Tuesday, April 2, 2013 | 6:25 p.m.
Police departments in Clark County asked legislators Tuesday for a quarter-cent “More Cops” sales tax increase to hire more officers.
The Legislature needs to approve a bill in order to let local elected bodies vote on the tax hike, which could bring in about $80 million in revenue for the various police departments in Clark County.
Assembly Bill 496 would allow police departments to hire more officers and pay for equipment at a time when their budgets are shrinking and crime is increasing, public safety officials said at a legislative hearing for the bill.
The bill would allow police departments to both balance their budgets and hire more officers, said Clark County Sheriff Doug Gillespie.
In advocating for the tax hike, Metro made the case that its share of property tax revenues has dropped because of the housing crisis, creating a $46 million deficit. A hiring freeze has been instituted as a result.
The proposed tax hike would be the second round of a half-cent sales tax increase that Clark County voters approved in 2004.
Only a quarter-cent has been enacted so far.
Gillespie said that new officers could be on the streets by the end of 2014 if the Legislature approves the tax bill.
Chuck Callaway, Metro’s lobbyist, said they could hire up to 200 officers with an eighth of a cent sales tax increase.
An amendment to the bill would impose the sales tax in two increments: the Clark County Commission would vote on an eighth of a penny sales tax on this year and could consider an additional eighth of a penny in 2015.
Republican Gov. Brian Sandoval said last year that he would support the quarter-cent sales tax increase in Clark County to pay for more police officers.
He cited Clark County voters’ previous approval for the measure.
The Clark County Commission, Las Vegas City Counciland North Las Vegas City Council have passed resolutions supporting the original tax increase bill, but have not yet approved the amended version.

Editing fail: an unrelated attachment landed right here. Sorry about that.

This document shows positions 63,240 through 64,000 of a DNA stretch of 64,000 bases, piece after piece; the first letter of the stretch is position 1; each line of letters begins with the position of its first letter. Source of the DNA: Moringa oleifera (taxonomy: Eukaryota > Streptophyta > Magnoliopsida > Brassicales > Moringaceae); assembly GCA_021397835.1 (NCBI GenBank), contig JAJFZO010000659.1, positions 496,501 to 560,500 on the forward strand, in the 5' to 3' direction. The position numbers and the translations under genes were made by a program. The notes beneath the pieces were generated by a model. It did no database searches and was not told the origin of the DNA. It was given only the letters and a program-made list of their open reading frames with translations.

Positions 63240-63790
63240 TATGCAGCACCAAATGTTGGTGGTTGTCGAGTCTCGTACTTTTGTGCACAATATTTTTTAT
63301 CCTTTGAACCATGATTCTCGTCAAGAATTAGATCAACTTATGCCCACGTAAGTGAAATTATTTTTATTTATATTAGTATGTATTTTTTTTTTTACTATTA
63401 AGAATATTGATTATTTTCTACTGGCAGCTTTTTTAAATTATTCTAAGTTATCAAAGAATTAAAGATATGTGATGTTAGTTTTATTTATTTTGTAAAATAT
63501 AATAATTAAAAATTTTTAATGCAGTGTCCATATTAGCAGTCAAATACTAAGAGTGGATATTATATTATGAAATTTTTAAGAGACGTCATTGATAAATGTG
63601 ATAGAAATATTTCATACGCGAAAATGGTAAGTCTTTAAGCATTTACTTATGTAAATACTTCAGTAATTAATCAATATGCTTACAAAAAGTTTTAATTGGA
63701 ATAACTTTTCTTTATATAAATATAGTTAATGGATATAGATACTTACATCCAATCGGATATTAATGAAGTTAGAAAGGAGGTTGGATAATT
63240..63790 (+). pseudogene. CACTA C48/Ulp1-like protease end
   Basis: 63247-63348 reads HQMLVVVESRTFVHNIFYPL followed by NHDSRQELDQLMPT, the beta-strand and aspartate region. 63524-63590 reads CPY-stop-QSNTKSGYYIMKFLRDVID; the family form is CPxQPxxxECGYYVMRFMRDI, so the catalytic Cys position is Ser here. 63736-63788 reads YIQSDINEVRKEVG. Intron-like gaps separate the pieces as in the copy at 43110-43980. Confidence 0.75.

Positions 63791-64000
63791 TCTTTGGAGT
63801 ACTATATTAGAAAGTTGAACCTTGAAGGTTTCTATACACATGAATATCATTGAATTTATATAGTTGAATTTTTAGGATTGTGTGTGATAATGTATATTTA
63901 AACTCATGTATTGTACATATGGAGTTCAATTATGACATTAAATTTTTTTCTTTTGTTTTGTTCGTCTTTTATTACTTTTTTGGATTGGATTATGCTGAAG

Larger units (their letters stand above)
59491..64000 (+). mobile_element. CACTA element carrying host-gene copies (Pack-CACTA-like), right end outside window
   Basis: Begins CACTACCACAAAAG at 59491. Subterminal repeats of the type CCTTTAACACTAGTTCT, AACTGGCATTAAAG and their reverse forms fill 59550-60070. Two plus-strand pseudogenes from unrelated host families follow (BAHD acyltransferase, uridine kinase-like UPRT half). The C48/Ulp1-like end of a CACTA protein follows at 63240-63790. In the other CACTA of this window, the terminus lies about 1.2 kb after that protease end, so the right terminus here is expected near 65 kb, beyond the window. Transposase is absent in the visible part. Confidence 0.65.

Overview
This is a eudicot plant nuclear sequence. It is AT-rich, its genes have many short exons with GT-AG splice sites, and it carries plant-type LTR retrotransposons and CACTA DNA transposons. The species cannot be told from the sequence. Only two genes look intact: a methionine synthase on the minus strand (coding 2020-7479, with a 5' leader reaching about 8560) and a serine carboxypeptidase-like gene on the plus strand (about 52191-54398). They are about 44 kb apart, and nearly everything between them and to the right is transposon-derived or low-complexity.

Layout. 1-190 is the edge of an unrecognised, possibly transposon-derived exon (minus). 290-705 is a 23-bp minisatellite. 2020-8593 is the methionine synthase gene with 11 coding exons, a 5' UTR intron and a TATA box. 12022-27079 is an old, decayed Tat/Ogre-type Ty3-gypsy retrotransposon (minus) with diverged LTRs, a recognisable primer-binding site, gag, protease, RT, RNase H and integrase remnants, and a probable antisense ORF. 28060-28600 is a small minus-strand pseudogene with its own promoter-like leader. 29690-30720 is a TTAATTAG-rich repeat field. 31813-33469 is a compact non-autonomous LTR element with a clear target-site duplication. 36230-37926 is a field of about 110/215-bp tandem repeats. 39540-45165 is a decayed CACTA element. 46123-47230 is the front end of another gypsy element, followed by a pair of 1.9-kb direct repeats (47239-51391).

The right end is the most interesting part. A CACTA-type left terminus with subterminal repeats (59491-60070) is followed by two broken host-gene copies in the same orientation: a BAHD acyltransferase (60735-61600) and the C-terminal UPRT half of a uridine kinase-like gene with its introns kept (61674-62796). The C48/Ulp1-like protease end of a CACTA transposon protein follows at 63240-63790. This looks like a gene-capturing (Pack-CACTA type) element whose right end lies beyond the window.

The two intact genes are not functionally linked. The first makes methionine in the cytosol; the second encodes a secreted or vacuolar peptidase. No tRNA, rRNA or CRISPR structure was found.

Legislators questioned how local governments and police departments would use the money at the hearing Tuesday.
Speaker Marilyn Kirkpatrick, D-North Las Vegas, said she wants assurances that local governments won’t use accounting trickery to shift the money.
“I want to be clear on what the rules are and what the accountability is going forward on the expectations,” she said.
She said her constituents can’t follow every twist and turn of local government and police budget processes.
“They just want more officers,” she said. “People want to be able to see officers drive through their neighborhoods.”
Assemblywoman Irene Bustamante Adams, D-Las Vegas, gave Gillespie a long list of questions about the bill that she said she needed answers for by Thursday.
Opponents have said Metro Police — the major beneficiary of the proposed tax hike — can do more to find efficiencies, citing a failed communication system and ongoing lease payments for the headquarters of the department.
The Nevada Policy Research Institute, a free-market think tank, has relentlessly been tweeting a “Metro salary of the day” in an effort to argue the police department is mismanaging the money it already has.
The Las Vegas Metro Chamber of Commerce opposed the bill, saying that it instead supported allowing Metro to use the sales tax revenue to balance its budget.
The tax increase is contingent on passage in the Assembly and the Senate, the governor’s approval, and the Clark County Commission’s approval.